Ease of use is two-fold when it comes to website builders.
First, there’s the ease of use of setting up your site and getting it to look the way you want. Second, there’s the ease of using your site daily, uploading and managing content, and doing what you need to do with it.
WordPress doesn’t excel with the first point. At least, not if you’re a beginner.
Sure, WordPress comes with a starter theme to get you going. But it’s unlikely that you’ll want to use it out of the box without customizing it.
As an example, WordPress currently comes with Twenty Twenty One:
Unless you want your site to look exactly like this, you’ll need to customize it. And that’s where things get tricky for people who are new to website building or who want a simple setup
WordPress does have a learning curve as far as working with themes. You’ll need to dig into some code to configure your theme how you want or download a plugin that can help you build your site. Either way, it’s not the easiest process when you’re just starting out.
For regular usage of your site, WordPress is easier to figure out. Its dashboard keeps everything organized on the back end, so you can update pages, publish posts, add plugins, and complete other behind-the-scenes tasks in a few clicks. But the setup itself makes WordPress’s ease of use less than optimal.
Reliable website builder customer support is imperative when you have a question or something goes wrong as you build or edit your site. WordPress provides help in several ways, but assistance from a dedicated support team isn’t one of them.
Instead, WordPress users can browse through community-supported forums and the WordPress support database. Granted, these resources offer a lot of information for common and uncommon problems you might encounter. But if you’re looking for personalized, back-and-forth support to get your site set up, you might not get it from these support methods.
WordPress support database
Wix is like WordPress, offering a 24/7 help center with in-depth tutorials and answers. If you need more one-on-one assistance, try Squarespace or Ucraft, which both connect you to more help with an expert when you need it.
Most website builders include hundreds of themes to start building your website on. WordPress usually comes with just one, but that doesn’t mean that’s what you’re limited to using.
In fact, there are virtually endless themes available for WordPress from skilled developers all over the internet. Finding a new free or paid theme for your site is as simple as browsing the WordPress theme library from your Dashboard or conducting a quick Google search. You’ll never have a shortage of incredible WordPress themes to choose from.
WordPress theme library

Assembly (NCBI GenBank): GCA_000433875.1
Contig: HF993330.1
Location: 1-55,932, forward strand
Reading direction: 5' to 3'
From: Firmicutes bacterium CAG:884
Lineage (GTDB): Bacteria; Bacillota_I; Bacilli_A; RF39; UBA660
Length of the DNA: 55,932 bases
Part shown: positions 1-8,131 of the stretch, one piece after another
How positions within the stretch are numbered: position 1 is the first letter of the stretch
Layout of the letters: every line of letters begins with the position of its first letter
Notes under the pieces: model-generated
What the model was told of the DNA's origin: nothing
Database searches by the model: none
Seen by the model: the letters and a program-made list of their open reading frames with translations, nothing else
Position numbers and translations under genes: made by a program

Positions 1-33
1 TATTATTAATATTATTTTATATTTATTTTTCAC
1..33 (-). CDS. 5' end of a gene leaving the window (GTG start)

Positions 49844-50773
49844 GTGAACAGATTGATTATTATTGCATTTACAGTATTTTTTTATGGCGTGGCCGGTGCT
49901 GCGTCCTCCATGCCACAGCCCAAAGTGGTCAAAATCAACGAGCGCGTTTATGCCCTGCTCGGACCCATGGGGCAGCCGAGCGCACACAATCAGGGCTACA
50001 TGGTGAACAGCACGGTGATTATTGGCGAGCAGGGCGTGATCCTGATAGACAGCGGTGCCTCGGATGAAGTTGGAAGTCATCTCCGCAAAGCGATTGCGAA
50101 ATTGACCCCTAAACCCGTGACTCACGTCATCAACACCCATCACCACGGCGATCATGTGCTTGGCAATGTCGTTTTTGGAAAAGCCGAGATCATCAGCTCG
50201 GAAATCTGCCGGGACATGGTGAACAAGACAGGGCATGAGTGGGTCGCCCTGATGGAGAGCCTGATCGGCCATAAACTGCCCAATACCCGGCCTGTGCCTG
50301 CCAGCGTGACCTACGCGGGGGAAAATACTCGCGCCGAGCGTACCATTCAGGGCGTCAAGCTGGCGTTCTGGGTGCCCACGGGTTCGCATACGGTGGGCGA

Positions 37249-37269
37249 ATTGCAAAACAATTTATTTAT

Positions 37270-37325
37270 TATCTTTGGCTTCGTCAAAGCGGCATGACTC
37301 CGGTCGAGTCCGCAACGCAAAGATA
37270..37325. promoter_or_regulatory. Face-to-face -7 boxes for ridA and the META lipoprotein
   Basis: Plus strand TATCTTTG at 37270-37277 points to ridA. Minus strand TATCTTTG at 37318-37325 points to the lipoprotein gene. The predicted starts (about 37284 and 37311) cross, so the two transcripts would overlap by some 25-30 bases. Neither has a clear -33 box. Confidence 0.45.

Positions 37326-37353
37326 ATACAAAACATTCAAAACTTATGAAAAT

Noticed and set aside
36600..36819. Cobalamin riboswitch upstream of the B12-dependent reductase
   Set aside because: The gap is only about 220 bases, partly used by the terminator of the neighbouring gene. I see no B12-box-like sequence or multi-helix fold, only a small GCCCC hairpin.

As for getting support for your theme, you’ll need to rely on the theme’s developer. The WordPress community won’t provide support for individual themes, unless it’s one of the included WordPress themes, like Twenty Twenty One. Look for developer contact information or a support database to get help with setting up and editing your theme.
WordPress Pricing And Options
WordPress’s prices won’t break the bank. The WordPress platform is 100% free to install, use, update, and tweak to your needs. Unfortunately, your website builder isn’t the only cost that goes along with your website.
While other website builders, like Wix and Squarespace, roll all the costs of the platform, your hosting, and your domain into one convenient price, you’ll need to buy anything outside of the WordPress platform separately. WordPress isn’t technically free when you consider your other necessary costs.
Still, you can have an affordable website on WordPress when you choose the right hosting company. I strongly recommend pairing WordPress with Bluehost, which has dedicated WordPress hosting plans. Bluehost designs its WordPress plans to be fully optimized for WordPress sites with free and simple installations, updates, and security.
Bluehost even offers 24/7 support, so if something does go wrong with your WordPress installation, you can rely on Bluehost’s support to help.
Comparing The Best Website Builders
We spent a lot of time reviewing website builders to highlight the best ones. To learn more about our top picks, check out our review of the best website builders.
If you have some website building and code experience, WordPress can give you endless flexibility to create the site you want. Open source coding lets you see everything that goes into making your site what it is. An in-depth knowledge base and support forums assist WordPress users with just about any task on the platform.
But WordPress isn’t for complete beginners, who might find themselves overwhelmed with options, theme customization, and figuring out what plugins are necessary. Website owners looking for a complete website hosting and building solution will probably feel more comfortable with Wix, Zyro, or Squarespace.